Open-door laminoplasty with stand-alone autologous bone spacers

J Neurosurg Spine 35:633–637, 2021

The authors aimed to determine the efficacy of open-door laminoplasty with stand-alone autologous bone spacer for preserving enlarged lamina in patients with cervical myelopathy.

METHODS Patients who underwent open-door laminoplasty for cervical myelopathy with stand-alone autologous bone spacer and underwent CT 1 week and 1 year after surgery were included in this study. There were 20 men and 13 women, with an average (range) age of 65.0 (37–86) years. Seventeen patients were younger than 70 years, and 16 patients were older than 70 years. Autogenous bone spacers made from spinous processes were used in all patients. Slits were made on both sides of the spacers. The lamina was raised with a curette, and a spacer was inserted without any sutures. Before surgery and 1 week and 1 year after surgery, the anteroposterior diameter (APD) of the spinal canal was measured using midsagittal-plane CT–multiplanar reconstruction. The bone union rate of the hinge side and autogenous bone spacer of each lamina was determined using CT images obtained 1 year after surgery. Results 1 year after surgery were evaluated using Japanese Orthopaedic Association (JOA) score.

RESULTS The mean ± SD APD increase rate was 56.3% ± 21.3% 1 week after surgery and 51.7% ± 20.6% 1 year later. The average APD decrease rate was 2.9% ± 3.8%. The bone union rate on the hinge side was 100%, and that of autologous bone spacer was 93.8% 1 year after surgery. The mean APD decrease rate was 3.3% in patients younger than 70 years and 2.3% in those older than 70 years. There was no significant difference between the two groups (p > 0.05, nonpaired t-test). The JOA score averaged 10.1 before surgery and 13.3 a year after surgery (total score 17). The average improvement rate was 46.3% ± 26.4%.

CONCLUSIONS The authors devised and implemented a technique for inserting an autologous bone spacer between the opened lamina and lateral mass without sutures. The enlarged spinal canal was maintained 1 year after surgery. This simple method does not require any instrumentation or additional cost to stabilize the opened lamina.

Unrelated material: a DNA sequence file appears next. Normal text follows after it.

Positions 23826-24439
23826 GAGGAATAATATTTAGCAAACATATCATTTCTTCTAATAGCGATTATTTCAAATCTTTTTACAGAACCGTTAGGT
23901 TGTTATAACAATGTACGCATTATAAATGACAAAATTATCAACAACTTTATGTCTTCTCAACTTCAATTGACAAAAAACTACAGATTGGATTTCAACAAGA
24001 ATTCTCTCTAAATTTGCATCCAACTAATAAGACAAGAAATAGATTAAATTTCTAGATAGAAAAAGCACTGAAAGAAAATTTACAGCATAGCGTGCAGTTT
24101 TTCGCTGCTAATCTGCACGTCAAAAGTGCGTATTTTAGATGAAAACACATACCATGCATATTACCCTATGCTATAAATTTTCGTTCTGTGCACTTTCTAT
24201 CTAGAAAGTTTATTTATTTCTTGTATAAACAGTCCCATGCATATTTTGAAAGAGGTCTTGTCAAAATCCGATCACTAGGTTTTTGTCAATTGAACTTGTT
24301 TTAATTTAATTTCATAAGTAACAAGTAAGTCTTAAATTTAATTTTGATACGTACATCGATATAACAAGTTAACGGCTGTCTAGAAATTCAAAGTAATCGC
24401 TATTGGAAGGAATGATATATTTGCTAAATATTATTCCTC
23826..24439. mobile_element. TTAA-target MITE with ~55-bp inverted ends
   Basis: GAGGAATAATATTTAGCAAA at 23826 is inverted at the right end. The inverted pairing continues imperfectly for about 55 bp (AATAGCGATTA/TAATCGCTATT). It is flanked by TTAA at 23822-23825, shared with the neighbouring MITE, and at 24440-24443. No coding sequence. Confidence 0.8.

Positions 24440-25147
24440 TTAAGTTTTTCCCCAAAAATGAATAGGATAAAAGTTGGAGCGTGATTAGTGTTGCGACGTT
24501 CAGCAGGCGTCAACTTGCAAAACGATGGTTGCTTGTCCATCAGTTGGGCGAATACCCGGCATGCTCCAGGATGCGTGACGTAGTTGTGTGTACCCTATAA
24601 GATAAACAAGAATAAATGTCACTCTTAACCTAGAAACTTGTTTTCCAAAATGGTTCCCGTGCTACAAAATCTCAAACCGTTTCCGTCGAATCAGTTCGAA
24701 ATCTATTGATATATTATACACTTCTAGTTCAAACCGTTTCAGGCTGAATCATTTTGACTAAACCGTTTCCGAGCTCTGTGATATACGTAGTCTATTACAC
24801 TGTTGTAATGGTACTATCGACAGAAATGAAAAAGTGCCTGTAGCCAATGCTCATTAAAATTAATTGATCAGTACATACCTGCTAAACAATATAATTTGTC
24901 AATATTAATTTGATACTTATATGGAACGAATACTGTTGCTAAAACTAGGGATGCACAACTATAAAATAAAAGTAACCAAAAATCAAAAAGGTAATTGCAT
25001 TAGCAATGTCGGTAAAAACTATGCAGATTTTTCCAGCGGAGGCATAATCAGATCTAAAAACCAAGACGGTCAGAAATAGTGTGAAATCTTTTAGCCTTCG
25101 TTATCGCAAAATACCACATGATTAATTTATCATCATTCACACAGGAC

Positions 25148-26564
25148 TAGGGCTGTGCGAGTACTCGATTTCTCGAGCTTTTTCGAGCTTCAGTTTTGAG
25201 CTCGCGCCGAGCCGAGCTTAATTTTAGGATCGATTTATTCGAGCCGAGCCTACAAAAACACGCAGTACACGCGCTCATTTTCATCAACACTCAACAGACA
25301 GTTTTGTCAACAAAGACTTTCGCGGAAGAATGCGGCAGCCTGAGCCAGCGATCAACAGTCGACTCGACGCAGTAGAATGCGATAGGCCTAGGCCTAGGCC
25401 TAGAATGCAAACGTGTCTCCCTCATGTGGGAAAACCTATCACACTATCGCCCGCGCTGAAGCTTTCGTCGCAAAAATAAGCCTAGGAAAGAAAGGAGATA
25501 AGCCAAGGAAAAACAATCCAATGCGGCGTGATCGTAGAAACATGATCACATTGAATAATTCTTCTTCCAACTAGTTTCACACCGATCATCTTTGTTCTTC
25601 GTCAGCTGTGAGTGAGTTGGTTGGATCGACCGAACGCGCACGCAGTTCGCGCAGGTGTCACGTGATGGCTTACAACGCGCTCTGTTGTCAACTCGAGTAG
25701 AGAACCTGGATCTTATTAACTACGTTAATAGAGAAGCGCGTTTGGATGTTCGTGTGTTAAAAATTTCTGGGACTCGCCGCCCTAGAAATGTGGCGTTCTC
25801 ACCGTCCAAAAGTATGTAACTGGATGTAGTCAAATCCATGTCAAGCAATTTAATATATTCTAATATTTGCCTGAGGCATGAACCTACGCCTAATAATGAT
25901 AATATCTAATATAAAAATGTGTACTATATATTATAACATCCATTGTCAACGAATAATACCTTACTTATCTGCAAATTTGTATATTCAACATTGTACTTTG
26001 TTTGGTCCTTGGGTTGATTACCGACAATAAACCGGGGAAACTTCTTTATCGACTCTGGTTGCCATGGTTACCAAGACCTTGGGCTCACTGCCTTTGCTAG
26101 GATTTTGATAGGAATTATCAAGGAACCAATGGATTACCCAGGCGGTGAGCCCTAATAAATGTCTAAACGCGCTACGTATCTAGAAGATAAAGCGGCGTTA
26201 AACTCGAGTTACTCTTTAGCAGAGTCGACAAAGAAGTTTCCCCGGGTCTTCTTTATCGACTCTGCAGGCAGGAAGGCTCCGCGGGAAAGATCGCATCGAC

Postoperative Rigid Cervical Collar Leads to Less Axial Neck Pain in the Early Stage After Open-Door Laminoplasty—A Single-Blinded Randomized Controlled Trial

Neurosurgery, Volume 85, Issue 3, September 2019, Pages 325–334

Cervical collars are used after laminoplasty to protect the hinge opening, reduce risks of hinge fractures, and avoid spring-back phenomena. However, their usemay lead to reduced range of motion and worse neck pain.

OBJECTIVE: To investigate the clinical, radiological, and functional outcomes of patients undergoing single-door laminoplasty with or without collar immobilization.

METHODS: This was a prospective, parallel, single-blinded randomized controlled trial. Patients underwent standardized single-door laminoplasty with mini-plates for cervical myelopathy and were randomly allocated into 2 groups based on the use of collar postoperatively. Clinical assessments included cervical range of motion, axial neck pain (VAS [visual analogue scale]), and objective scores (short-form 36-item, neck disability index, andmodified Japanese Orthopaedic Association). All assessmentswere performed preoperativelyandatpostoperative 1, 2, 3, and 6 wk, and 3, 6, and 12 mo. Comparative analysis was performed via analysis of variance adjusted by baseline scores, sex, and age as covariates.

RESULTS: A total of 35 patients were recruited and randomized to collar use (n = 16) and without (n = 19). There were no dropouts or complications. There were no differences between groups at baseline. Subjects had comparable objective scores and range of motion at postoperative time-points. Patientswithout collar use had higher VAS at postoperative 1 wk (5.4 vs 3.5; P = .038) and 2 wk (3.5 vs 1.5; P = .028) but subsequently follow-up revealed no differences between the 2 groups.

CONCLUSION: The use of a rigid collar after laminoplasty leads to less axial neck pain in the first 2 wk after surgery. However, there is no additional benefit with regards to range of motion, quality of life, and complication risk.

Open-versus French-Door Laminoplasty for the Treatment of Cervical Multilevel Compressive Myelopathy: A Meta-Analysis

World Neurosurg. (2018) 117:129-136

OBJECTIVE: To compare the clinical outcomes and postoperative complications between open-door laminoplasty (ODL) versus French-door laminoplasty (FDL) for the treatment of cervical multilevel compressive myelopathy.

METHODS: We comprehensively searched PubMed, EMBASE, Cochrane library, and China National Knowledge Infrastructure to identify relevant articles. The search results were last updated on January 1, 2018. All values of weighted mean difference (WMD) and odds ratio are expressed as ODL relative to FDL.

RESULTS: Six studies containing 430 patients were included in our metaanalysis. In randomized controlled trials, there was no significant difference in Japanese Orthopaedic Association (JOA) scores between ODL and FDL groups (WMD, 0.06; 95% confidence limits [CL], e0.52 to 0.64; P [ 0.84). However, in the retrospective trials, JOA scores were significantly higher in the ODL group than in the FDL group (WMD, 0.95; 95% CL, 0.55e1.34; P < 0.05). The pooled data showed that the magnitude of spinal canal expansion in the ODL group was higher than in the FDL group (WMD, 24.39%; 95% confidence interval, 12.33e36.45; P < 0.05).

CONCLUSIONS: The present meta-analysis showed that the magnitude of canal expansion was higher with ODL than with FDL. There is a lack of compelling evidence to prove the superiority of one procedure over the other.